But I’m with Annika on this one. Who outside of Amarillo, Texas – Palmer’s hometown – knew bupkes about Ryan Palmer? He had to be the most anonymous two-win player on the tour, mostly because his first win came six years ago, albeit impressively when he shot a final-round 62 at Disney to nip Vijay Singh. He didn’t win again until a Fall Series event in 2008, and really, who pays attention to Fall Series events? Maybe people in Amarillo, Texas, if Ryan Palmer is the one winning.

But Palmer’s win reminded us just how random it can get when 144 of the world’s best players gather in one place. It also reminded us that it’s OK to blade a chip under pressure – you just might win $990,000 for it. Palmer’s low screaming liner that clanked off the 72nd flagstick and left him five inches for birdie to win was an awesome bit of serendipity. Full credit to the lad for admitting afterwards that he got lucky.

“But you need that to win,” he said, and he was darn right, and we might add that he shot a cool 66 in the final twosome, so a smidge of credit goes his way.

With that – and with the soothing sights of Ernie, Retief, Vijay, Davis and new champ Ryan Palmer cast against swaying palm trees and Rich Lerner with the Pacific Ocean behind him – we’ll call the first full-scale party of the year a success.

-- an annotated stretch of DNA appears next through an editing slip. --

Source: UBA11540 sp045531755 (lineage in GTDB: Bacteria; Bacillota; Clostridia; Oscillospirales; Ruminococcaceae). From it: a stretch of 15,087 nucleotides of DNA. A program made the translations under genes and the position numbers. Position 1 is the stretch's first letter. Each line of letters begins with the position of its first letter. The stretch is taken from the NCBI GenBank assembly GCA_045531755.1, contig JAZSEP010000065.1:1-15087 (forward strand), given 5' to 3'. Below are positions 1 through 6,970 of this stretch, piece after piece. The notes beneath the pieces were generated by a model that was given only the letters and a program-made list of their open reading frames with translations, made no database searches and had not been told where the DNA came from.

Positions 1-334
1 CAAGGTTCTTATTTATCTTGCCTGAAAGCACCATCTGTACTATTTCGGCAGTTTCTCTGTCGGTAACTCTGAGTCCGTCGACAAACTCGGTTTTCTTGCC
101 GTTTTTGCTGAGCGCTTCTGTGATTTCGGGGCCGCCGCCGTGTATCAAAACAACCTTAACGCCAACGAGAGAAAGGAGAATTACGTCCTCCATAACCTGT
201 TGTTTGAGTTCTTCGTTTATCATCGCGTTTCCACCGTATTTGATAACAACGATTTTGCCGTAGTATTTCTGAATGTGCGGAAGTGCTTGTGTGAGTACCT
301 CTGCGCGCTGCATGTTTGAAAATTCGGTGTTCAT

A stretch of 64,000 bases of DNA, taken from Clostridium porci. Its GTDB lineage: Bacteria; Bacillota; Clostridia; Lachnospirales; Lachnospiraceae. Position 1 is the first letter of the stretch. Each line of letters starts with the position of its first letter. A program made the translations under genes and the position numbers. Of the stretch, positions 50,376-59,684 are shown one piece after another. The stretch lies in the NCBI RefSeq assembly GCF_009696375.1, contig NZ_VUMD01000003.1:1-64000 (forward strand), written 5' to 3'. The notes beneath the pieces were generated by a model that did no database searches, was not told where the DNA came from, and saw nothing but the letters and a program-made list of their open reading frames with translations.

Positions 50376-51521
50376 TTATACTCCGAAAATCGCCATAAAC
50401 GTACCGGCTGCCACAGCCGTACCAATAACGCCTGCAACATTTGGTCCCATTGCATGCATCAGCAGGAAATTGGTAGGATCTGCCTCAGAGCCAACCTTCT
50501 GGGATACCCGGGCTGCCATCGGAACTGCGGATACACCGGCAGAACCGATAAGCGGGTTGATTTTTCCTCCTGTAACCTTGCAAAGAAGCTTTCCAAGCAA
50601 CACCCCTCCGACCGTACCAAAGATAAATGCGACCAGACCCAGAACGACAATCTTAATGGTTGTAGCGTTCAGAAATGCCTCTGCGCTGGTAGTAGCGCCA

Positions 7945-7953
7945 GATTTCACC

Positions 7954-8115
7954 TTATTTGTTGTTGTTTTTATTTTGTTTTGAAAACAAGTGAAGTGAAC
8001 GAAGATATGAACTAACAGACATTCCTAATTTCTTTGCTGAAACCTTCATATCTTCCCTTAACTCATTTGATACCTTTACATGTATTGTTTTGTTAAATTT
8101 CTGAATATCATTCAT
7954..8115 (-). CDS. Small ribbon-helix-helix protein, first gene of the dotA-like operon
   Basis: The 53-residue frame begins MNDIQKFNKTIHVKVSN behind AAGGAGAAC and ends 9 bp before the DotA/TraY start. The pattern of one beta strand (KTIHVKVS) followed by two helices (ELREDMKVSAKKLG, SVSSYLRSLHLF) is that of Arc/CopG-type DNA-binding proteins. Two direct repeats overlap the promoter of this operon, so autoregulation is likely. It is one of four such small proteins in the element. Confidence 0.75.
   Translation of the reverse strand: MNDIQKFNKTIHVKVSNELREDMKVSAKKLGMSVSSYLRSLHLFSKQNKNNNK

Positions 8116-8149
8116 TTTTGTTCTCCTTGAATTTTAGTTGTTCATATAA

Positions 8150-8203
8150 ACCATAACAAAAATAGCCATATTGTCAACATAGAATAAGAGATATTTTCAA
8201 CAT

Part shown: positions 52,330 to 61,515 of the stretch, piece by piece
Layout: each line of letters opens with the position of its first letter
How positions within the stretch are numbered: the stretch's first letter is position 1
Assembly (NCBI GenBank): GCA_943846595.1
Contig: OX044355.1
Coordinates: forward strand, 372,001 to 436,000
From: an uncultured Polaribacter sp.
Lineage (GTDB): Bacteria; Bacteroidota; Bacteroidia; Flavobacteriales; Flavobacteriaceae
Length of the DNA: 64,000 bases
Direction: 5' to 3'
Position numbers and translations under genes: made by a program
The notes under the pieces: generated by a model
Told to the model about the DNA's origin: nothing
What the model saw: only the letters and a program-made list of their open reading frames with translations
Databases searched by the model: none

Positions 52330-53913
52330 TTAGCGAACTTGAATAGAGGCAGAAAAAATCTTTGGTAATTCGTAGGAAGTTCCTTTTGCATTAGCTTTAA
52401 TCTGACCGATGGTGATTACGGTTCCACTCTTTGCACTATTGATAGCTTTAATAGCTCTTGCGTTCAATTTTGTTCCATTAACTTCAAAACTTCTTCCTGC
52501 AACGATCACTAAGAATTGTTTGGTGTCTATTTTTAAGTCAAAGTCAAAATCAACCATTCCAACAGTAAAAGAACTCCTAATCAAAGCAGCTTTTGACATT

Scorecard of the week

65-67-67-67 – 15-under, 265, 2nd place, Robert Allenby, Sony Open.

Setting aside the fact that he’s still a dead-ringer for “Simpsons” villain Montgomery Burns, your heart had to go out to Allenby.

Understood, it’s tough to feel pain for a guy who netted a cool $594,000 for coming up one stroke shy; and understood, Allenby can ruffle feathers as he did when he knocked Anthony Kim for late-night partying at the Presidents Cup, but if a guy knocks on a door for nine years, you’d think the golf gods would bother to at least open it once. Instead, when it comes to winning in America, Allenby’s golf gods look through the peephole, see it’s him, and keep that baby locked shut, as if he were an annoying solicitor.

Allenby now has seven runner-up finishes on the PGA Tour, and hasn’t won since the first post 9/11 event back in 2001, in Pennsylvania. Mind you, it’s not like he can’t close the deal. In fact, he’s coming off back-to-back wins last month in South Africa and at the Australian PGA, so a win at the Sony would have made him perhaps the first player ever to notch three wins in three starts on three different tours.

It was not to be when Allenby made a weak effort at a 9-footer for birdie to force a playoff. After watching Stricker roll the ball so beautifully on the greens – a stroke that had Els gushing on The Golf Channel to Lerner – it’s rough to watch Allenby jab at big-time putts in big-time situations.

And for Allenby, he wants to get a win in America for his late mother, Sylvia, who died last year from cancer. Allenby wears a pink shirt for her, and dedicated his Australian PGA win to her, but you’d think the golf gods would do him the same favor Stateside. So far? No dice.

Mulligan of the week